Light in the Darkness

Last week , a 911 call sent emergency personnel to the home of a young family here in Winnipeg. Two young children were found in the bath tub. They could not be revived. The young mother was nowhere to be found. Yesterday, Sunday morning, the lifeless body of the mother was pulled from the river.

It is impossible to fathom the pain and the horror the husband and other family members and friends are going through. It is a nightmare that cannot be imagined; a nightmare that happens to others; a nightmare we watch from the comfort of our living rooms.

As this tragedy has unfolded, I have seen one glimmer of brightness. I have seen the media focus on the mental illness that strikes a very few unfortunate women after the birth of a child. Instead of lurid headlines of horror, they instead provided information on postpartum depression/ psychosis. Yes, there have been the haters who immediately hopped on line to spew angry, judgmental comments, but their voices are being drowned out by voices of compassion, voices that ask “What can be done to prevent this from happening again?”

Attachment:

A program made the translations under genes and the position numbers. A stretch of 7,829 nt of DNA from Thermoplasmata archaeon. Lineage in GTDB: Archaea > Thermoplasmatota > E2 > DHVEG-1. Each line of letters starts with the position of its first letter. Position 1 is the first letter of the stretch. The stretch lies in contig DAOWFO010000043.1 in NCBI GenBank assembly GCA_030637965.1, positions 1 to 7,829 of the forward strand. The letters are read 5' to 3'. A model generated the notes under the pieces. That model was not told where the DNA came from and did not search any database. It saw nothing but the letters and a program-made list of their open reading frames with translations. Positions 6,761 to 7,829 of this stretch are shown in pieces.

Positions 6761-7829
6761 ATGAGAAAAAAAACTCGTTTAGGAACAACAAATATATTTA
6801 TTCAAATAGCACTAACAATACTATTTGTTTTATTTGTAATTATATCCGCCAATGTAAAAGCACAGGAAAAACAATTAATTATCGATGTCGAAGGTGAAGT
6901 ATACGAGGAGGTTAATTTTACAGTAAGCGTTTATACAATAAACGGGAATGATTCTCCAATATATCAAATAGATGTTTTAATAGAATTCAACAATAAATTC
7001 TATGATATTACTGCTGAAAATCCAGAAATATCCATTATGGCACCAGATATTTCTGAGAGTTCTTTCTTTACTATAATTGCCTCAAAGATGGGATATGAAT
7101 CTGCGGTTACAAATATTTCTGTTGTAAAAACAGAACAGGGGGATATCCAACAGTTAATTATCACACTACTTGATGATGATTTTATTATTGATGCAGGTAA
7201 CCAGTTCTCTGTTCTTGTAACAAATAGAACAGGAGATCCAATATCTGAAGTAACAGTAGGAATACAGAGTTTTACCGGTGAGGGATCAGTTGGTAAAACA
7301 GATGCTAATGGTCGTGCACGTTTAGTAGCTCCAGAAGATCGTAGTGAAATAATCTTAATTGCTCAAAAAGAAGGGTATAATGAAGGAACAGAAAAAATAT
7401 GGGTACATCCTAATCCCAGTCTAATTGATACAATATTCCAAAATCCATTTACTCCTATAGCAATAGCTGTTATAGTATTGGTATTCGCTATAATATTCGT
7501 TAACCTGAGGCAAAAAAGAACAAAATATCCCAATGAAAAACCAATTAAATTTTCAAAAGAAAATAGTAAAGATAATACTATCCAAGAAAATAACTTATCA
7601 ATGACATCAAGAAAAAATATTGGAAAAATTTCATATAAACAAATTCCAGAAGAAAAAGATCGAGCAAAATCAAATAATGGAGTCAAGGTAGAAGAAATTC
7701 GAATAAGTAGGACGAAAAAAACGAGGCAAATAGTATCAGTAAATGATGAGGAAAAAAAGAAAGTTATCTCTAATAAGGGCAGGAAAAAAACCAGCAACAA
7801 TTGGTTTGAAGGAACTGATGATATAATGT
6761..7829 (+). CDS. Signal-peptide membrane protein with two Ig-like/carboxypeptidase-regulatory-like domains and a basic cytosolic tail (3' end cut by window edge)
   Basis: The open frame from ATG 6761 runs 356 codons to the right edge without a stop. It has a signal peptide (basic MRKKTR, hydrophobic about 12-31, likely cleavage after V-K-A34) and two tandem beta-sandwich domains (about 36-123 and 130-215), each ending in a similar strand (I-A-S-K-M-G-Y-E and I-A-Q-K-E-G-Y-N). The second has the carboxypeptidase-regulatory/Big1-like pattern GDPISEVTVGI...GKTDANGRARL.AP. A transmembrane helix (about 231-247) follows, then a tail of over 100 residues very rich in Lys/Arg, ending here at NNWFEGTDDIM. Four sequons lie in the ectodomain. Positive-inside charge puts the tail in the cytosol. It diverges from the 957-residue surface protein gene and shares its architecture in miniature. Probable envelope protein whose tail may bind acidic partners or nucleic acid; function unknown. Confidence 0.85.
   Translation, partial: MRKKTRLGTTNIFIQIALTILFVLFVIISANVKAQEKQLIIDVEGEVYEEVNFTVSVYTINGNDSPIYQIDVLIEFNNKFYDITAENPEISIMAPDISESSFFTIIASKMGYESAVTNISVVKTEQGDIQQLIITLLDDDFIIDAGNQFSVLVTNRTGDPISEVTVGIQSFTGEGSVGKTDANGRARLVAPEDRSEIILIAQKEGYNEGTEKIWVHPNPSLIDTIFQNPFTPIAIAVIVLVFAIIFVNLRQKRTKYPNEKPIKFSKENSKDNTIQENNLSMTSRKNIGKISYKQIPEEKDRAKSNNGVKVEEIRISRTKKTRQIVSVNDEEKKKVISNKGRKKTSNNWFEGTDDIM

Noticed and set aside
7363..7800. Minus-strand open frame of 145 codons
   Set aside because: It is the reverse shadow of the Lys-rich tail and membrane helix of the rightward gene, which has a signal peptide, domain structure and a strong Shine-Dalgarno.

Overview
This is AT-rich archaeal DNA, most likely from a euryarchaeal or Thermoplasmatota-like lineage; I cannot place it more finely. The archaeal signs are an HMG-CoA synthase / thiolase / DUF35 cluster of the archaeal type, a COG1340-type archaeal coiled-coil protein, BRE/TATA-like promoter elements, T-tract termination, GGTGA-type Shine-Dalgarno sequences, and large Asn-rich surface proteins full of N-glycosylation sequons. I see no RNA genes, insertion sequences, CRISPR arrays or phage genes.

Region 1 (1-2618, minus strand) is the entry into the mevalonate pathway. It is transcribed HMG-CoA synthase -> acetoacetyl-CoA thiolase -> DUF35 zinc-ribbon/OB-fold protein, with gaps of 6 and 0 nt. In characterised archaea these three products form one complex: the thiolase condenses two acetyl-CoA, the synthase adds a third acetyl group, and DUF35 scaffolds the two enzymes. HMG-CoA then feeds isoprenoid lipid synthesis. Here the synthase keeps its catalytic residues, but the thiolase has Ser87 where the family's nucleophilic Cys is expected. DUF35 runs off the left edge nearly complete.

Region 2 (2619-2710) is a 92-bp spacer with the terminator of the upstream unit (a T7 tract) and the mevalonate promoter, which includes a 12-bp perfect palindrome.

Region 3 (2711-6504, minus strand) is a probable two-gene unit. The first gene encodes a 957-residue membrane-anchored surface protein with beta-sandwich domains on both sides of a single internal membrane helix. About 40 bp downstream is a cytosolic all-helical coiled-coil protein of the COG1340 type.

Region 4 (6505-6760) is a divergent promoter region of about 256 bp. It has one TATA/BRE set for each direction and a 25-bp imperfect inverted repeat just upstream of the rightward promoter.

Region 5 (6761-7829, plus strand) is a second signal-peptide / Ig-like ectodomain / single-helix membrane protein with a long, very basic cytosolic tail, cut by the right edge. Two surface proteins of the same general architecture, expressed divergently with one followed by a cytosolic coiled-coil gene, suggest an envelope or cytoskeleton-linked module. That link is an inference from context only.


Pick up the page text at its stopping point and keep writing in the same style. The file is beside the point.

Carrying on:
Brave women have stepped forward saying “There but for the grace of God.” Women who were not afflicted as severely or who were able to get the help they needed in time, are stepping into the limelight in order to help lay to rest the myth that new babies are all about sunshine and light.

The small glimmer of light I see is so many people looking for answers instead of judging. And when I see that, I realize what a profound impact that attitude has on the well-being of a community.

Can you imagine what work environments would be like if, instead of judging and hating the workplace bully, we instead asked “What happened to make him so angry, so mean?” What if, instead of judging the cranky customer, we asked ourselves “What happened today that made her so unhappy?”

We may never know the answers to those questions, but sometimes it’s not about the answer. It’s about deciding to be more compassionate and less judgmental. It’s realizing that we don’t know everything about the unlikable and that maybe, just maybe, if we’d experienced their life, we might also be the unlikable.

There but for the grace of God …

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